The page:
8. Haha, thanks! The only delay should be the time for the main loop to run. I did experiment adding a delay on every main loop (see commented out delay of 50ms in "void loop"), but it just made the LEDs look weird with the audio. The only delays in there currently are the 40 microsecond ones requried for correct operation of the MSGEQ7. Everything else should be as fast as the arduino can do it! The delay of the MSGEQ7 is close to 0, but the loop certainly takes a little while to run. Initially I had the "for" loop in main go 1000 times between brightness setting, and that took about 10 seconds to update the LEDs. That suggests about 10ms per loop (input to output), and I think most of that is the FastLED library. I love the plexi glass idea- I'll have to look into the cost and how easy they'd be to wall mount without looking s***! I've got some diffusers sitting in my Amazon basket. Going to see how the LEDs look mounted bare on the wall before pulling the trigger (they're £35 for 10, which seems a little expensive to me!)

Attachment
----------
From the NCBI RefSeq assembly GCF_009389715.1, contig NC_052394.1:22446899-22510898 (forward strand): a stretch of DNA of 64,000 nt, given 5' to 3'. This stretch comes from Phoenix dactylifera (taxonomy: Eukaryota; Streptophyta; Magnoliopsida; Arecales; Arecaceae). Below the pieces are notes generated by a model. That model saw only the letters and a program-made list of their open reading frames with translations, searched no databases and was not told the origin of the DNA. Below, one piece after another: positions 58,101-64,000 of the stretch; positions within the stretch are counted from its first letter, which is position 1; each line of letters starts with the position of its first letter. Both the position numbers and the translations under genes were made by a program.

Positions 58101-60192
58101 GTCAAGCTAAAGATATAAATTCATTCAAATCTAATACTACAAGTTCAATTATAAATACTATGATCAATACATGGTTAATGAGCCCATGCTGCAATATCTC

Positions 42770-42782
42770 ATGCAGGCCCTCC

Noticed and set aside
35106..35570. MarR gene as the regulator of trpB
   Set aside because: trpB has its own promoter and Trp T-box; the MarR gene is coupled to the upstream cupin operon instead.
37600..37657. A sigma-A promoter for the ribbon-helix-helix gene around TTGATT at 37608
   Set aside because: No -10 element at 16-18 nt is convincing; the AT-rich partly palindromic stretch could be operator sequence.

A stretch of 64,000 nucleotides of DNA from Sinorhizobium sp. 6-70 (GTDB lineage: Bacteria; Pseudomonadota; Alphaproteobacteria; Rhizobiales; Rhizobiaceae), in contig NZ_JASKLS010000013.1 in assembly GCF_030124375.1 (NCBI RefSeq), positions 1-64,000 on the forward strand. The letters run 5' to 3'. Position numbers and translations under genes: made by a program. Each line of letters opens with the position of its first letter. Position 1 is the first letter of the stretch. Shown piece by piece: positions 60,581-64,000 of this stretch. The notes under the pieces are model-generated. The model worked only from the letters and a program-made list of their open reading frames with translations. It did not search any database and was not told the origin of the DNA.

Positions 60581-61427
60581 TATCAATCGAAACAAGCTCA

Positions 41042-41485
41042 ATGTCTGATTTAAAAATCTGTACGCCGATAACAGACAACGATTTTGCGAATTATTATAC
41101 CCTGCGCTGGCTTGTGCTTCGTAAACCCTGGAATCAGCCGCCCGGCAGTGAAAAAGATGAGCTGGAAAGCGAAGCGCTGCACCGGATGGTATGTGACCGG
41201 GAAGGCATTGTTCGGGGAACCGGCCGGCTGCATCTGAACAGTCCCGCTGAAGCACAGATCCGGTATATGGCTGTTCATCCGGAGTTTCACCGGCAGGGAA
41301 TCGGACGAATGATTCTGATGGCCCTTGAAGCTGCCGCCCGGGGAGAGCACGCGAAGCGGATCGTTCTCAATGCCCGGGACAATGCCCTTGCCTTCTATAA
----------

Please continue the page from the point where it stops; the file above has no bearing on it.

9. I updated the code and hardware a bit today to include an ambient brightness adjustment. This uses a potential divider network with an LDR and a fixed resistor. It was a little bit jarring at first so I put some averaging in, which seems to have helped Now the LEDs brightness changes depending on the ambient brightness. Updated code below: My last few hardware bits (including a shiny new soldering iron) arrive tomorrow, so I can get on with the proper build. That's all for now. Next update is most likely to be Friday when I've got some free time after work.
  10. Yea, I've disputed it, so hopefully be back up in a couple of days. I'm going to see how it looks once it's mounted and decide if it needs any diffusion or not. Right now it is pretty eye watering, so most likely will add a diffuser!